Where are PRDP, NUSAF funds? Asks Oulanyah

The Deputy Speaker, Jacob Oulanyah, has raised concerns about the usage of the Peace, Recovery and Development Plan (PRDP) and Northern Uganda Social Action Fund (NUSAF) monies, which are allocated each financial year to support victims of the war in northern Uganda.

Oulanyah said although in every financial year Parliament allocates funds and solicits additional donor support, the intended beneficiaries’ lives are yet to see any improvement.

PRDP and NUSAF are programmes run under the Office of the Prime Minister (OPM) to rehabilitate war victims.

“In this Parliament, we vote money every financial year for PRDP and NUSAF; who are the people who receive this money? Why are we not being specific to intervene in a structured way to help people who are victims of this war?” said Oulanyah.

The Deputy Speaker was meeting a group of former abductees and their children born in captivity, who are battling a cocktail of hardships.

“Money is sent every financial year, why is it not getting to them?” he added.

The group of petitioners was led by area Member of Parliament Lyandro Komakech (DP, Gulu Municipality) and accompanied by the Presidential Affairs Committee Chairperson Jesca Ababiku.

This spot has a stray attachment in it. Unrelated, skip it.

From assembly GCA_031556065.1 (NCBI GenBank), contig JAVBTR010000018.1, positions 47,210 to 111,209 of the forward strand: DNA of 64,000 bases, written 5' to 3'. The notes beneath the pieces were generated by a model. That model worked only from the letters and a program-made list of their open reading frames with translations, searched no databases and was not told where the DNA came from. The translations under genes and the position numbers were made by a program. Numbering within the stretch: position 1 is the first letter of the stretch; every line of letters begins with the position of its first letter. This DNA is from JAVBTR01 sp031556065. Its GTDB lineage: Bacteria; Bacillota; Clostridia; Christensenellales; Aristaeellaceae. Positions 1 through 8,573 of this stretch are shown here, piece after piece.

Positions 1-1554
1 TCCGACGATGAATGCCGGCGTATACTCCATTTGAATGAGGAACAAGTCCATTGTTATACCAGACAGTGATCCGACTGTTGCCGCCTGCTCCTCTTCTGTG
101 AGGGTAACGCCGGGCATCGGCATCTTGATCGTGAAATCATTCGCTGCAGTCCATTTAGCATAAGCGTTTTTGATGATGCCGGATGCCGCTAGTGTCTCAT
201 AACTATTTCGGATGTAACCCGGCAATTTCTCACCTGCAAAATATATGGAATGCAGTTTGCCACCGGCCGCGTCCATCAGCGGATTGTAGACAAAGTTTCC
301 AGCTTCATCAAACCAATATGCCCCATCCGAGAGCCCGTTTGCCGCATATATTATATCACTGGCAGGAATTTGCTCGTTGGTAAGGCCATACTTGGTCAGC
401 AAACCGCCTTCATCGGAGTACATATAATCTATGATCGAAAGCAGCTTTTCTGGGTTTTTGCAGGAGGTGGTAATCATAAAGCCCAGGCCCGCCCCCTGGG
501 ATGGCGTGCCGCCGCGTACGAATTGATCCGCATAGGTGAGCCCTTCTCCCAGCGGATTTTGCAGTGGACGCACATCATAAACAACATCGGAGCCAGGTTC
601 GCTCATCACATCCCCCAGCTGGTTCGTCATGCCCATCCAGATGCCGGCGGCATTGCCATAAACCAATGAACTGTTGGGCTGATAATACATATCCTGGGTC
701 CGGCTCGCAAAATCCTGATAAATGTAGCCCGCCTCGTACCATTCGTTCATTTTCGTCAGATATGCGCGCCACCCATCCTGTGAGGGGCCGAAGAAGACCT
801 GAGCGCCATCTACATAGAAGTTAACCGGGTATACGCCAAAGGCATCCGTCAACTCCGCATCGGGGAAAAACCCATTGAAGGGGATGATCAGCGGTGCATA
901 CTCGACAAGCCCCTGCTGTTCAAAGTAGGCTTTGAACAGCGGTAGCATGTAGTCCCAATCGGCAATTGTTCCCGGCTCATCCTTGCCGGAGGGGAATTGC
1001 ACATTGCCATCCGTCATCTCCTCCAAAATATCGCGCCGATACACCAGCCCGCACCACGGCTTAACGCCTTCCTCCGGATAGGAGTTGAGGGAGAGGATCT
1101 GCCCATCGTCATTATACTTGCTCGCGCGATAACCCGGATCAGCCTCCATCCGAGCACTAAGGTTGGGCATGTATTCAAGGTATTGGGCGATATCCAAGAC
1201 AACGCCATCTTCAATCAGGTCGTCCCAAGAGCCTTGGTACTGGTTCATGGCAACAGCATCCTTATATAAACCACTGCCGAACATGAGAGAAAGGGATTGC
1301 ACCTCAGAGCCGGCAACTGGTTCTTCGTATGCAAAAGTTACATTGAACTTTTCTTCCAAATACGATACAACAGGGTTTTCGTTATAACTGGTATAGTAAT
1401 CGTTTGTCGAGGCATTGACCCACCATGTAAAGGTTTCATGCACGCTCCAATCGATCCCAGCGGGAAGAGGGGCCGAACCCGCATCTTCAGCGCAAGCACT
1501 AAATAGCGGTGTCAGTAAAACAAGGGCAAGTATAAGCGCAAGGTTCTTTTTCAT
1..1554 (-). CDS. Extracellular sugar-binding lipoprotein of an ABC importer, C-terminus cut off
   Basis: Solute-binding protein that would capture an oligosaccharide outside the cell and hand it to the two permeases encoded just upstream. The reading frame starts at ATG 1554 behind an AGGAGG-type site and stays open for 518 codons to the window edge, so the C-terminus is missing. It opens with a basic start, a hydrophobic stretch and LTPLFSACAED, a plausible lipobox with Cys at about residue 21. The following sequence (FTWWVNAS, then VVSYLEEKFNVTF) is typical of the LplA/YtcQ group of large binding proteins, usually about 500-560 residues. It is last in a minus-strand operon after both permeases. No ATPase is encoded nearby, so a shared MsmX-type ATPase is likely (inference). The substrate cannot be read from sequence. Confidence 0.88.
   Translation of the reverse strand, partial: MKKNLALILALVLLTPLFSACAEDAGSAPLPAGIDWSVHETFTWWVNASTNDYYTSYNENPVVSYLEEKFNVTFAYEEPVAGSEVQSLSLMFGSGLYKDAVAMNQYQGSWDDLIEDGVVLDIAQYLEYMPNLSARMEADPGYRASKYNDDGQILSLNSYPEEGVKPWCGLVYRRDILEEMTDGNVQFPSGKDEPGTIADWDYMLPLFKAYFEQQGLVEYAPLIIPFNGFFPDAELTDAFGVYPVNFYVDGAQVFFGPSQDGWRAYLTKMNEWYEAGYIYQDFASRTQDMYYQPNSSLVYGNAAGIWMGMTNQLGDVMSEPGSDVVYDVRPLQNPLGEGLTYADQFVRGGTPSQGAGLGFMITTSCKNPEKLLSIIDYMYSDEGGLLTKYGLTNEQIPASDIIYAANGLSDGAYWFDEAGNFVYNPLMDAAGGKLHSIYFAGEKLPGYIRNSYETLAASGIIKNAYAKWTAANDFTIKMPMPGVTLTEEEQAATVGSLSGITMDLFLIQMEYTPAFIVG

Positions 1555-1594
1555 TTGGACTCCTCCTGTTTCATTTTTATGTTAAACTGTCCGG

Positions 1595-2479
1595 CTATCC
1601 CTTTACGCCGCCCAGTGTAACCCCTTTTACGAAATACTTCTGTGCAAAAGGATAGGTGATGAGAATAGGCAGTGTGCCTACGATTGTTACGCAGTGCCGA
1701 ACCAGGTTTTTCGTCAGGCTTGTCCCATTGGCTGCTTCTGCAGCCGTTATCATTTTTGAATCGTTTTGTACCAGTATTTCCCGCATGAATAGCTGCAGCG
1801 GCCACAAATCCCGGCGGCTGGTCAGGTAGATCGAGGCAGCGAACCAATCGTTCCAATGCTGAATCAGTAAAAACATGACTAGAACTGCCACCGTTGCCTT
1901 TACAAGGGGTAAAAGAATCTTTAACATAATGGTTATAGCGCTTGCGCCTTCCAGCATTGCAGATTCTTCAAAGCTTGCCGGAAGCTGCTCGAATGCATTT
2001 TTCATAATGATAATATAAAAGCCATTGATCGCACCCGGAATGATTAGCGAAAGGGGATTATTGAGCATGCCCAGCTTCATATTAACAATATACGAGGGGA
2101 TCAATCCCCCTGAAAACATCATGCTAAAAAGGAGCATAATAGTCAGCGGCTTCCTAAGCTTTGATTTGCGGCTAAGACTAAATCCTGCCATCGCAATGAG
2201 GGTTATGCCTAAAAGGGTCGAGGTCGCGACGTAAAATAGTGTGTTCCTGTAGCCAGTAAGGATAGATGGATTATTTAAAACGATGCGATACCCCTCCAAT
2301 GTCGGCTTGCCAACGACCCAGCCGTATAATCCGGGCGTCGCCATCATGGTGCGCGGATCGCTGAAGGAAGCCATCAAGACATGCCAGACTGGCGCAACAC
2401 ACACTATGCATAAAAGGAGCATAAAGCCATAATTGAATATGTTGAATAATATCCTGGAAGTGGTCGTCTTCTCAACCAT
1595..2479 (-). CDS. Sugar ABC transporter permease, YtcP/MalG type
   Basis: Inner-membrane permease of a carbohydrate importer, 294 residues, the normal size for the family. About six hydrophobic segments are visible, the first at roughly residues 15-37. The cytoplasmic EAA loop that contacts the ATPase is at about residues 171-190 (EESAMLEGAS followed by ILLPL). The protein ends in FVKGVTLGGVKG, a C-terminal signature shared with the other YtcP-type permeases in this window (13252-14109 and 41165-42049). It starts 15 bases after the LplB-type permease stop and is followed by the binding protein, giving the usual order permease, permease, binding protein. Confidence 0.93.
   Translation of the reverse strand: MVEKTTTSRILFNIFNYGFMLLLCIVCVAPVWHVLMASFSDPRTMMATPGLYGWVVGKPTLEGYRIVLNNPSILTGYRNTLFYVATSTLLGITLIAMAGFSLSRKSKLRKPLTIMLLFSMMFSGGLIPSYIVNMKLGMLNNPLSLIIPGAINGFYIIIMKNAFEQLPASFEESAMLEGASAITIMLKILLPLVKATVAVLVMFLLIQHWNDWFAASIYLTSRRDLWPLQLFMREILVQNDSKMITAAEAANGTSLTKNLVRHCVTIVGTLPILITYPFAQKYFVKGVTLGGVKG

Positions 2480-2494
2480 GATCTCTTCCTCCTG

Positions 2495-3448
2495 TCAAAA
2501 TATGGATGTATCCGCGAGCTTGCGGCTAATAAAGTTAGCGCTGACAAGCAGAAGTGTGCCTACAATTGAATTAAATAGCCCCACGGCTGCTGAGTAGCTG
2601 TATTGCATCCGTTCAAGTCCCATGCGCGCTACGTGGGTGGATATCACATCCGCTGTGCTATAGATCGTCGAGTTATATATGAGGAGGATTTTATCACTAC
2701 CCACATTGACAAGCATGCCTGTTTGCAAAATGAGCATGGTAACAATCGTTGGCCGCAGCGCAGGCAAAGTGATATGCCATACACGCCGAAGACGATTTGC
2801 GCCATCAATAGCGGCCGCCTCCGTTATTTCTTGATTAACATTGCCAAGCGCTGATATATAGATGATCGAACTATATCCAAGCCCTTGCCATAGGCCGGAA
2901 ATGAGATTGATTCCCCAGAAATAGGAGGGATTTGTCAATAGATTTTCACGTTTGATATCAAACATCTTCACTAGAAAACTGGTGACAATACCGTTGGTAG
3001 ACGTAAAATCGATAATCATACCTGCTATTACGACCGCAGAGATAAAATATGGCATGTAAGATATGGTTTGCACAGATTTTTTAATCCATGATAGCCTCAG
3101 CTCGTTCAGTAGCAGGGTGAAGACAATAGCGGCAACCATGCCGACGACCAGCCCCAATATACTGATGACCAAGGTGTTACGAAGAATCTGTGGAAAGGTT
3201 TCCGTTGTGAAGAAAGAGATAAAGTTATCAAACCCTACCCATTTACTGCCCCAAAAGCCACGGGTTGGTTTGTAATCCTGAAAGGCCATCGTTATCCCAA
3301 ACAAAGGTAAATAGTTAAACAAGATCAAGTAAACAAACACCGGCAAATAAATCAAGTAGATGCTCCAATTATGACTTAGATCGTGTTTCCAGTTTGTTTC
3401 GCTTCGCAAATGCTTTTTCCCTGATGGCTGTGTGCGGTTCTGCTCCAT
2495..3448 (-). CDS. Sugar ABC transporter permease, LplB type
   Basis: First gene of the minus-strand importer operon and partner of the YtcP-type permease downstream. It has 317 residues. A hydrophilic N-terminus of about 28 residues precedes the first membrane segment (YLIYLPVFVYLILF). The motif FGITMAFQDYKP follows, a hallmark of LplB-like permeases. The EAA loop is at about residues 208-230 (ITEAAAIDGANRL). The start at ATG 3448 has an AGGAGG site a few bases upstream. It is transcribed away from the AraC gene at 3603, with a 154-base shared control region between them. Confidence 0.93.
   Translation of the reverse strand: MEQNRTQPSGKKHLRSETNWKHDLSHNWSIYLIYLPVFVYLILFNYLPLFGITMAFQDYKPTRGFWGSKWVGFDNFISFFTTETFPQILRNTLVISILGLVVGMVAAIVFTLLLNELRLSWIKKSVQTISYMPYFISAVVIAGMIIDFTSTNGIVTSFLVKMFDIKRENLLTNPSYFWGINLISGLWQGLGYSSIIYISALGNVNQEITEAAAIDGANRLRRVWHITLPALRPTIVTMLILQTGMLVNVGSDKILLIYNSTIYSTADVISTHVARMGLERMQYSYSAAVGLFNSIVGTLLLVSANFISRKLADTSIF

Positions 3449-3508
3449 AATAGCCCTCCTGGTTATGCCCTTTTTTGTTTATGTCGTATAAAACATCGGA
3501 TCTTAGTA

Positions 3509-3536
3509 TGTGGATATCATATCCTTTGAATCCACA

“They [victims] are here with their children born in captivity, but it is very hard to bring those children up and take them to school…they now need an intervention from this Parliament,” said Komakech.

Ms Harriet Olanya, the Programme Coordinator at the Federation of Women Lawyers in Uganda (FIDA-U) said the organisation has been working with the troubled women and their children, but that they have hit a snag due to financial constraints.

Oulanyah later tasked Ms Ababiku’s Committee to follow up on the use of the funds and also bring the plight of the women to Parliament formally through a motion.

Ms Brenda Ongom, one of the victims, narrated her ordeal, saying she was abducted and mothered a now 14-year-old child under captivity.

Ongom said when she attempted to return home to reunite with her family, her relatives ganged up against her and allegedly beat her to near death.

The frail-looking Ongom displayed what looked like tablets she said she uses to suppress her pain, and that she shares a room with her son and three other children from another relationship, in a house blighted by poverty and need.